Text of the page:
Customer satisfaction should be treated like the bottom line to ensure a business’s long-term success, Shop Direct’s strategy director has said.
“Customer satisfaction is part of our reward structure,” said Dan Rubel at the British Retail Consortium’s (BRC) Retail Symposium. “Just hitting sales and profits isn’t enough. We want to see key customer metrics improving, because that is how you become a success long-term, which we will be.”
Rubel explained that, for Shop Direct, personalisation and relevance were key in ensuring customer satisfaction.
“Our to-do list on personalisation is much bigger than our ‘have done’ list,” he said. “It’s our biggest challenge because customers are so demanding in terms of relevance.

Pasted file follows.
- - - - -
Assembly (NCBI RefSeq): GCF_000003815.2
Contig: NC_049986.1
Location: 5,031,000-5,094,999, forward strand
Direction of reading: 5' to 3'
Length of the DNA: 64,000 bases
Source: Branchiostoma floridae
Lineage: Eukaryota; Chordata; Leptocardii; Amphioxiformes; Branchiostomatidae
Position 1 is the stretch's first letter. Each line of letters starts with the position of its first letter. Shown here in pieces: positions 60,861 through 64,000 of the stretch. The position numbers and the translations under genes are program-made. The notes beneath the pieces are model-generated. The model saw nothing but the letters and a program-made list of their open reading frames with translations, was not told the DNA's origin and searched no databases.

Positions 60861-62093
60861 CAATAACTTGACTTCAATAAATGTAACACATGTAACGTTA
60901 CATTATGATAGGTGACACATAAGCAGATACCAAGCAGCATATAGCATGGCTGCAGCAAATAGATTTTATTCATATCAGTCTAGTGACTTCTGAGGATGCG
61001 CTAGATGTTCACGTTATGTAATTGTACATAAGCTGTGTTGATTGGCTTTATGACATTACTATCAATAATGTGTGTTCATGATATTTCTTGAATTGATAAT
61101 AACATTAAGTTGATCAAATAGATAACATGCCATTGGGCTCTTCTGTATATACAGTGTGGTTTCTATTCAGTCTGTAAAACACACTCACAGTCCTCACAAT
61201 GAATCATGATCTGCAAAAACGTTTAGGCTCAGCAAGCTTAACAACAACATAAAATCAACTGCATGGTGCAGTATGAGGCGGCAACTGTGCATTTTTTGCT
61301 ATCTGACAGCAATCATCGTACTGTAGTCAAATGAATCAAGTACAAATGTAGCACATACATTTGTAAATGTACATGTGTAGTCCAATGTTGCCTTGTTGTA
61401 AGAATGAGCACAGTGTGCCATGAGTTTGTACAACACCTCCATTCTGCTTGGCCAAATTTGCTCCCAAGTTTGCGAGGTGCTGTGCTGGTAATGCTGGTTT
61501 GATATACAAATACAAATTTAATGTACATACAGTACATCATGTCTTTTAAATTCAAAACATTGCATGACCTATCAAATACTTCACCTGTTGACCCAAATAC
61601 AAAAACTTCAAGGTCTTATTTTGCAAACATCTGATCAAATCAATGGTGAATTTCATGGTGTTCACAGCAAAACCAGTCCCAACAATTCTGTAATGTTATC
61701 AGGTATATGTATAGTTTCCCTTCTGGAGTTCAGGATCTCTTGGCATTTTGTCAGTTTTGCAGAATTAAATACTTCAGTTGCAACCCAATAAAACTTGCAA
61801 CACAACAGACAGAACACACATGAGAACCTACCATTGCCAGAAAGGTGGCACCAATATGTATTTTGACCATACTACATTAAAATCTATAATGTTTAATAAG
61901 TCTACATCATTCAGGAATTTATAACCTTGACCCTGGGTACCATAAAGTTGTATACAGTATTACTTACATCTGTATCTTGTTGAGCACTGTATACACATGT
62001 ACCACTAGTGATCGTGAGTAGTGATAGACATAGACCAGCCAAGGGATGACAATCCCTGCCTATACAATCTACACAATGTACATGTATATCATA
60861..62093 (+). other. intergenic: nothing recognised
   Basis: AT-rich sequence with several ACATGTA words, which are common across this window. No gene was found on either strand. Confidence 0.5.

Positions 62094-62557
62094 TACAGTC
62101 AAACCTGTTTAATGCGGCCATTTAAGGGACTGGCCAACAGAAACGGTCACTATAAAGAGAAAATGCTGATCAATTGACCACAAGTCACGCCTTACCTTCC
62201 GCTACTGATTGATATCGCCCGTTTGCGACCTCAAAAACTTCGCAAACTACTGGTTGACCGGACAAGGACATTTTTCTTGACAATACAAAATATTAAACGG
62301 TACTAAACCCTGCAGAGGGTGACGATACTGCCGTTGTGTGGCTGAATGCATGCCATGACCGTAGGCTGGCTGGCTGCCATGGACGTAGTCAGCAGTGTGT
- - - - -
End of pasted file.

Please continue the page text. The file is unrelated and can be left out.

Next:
“We have so much [product] and we don’t want to present something irrelevant to our customer – she will switch off.”
He added that that Shop Direct’s customer profiling was targeted at 25- to 45-year-old working mothers, whom he termed “strivers and aspirers”.
“You need a demographic sizeable enough to represent a business win, but not so big that it becomes unmanageable,” he said. “If it is not well defined, then you will fall into the trap of creating a vanilla proposition that appeals to no one, and you will not know where to focus innovation and effort.”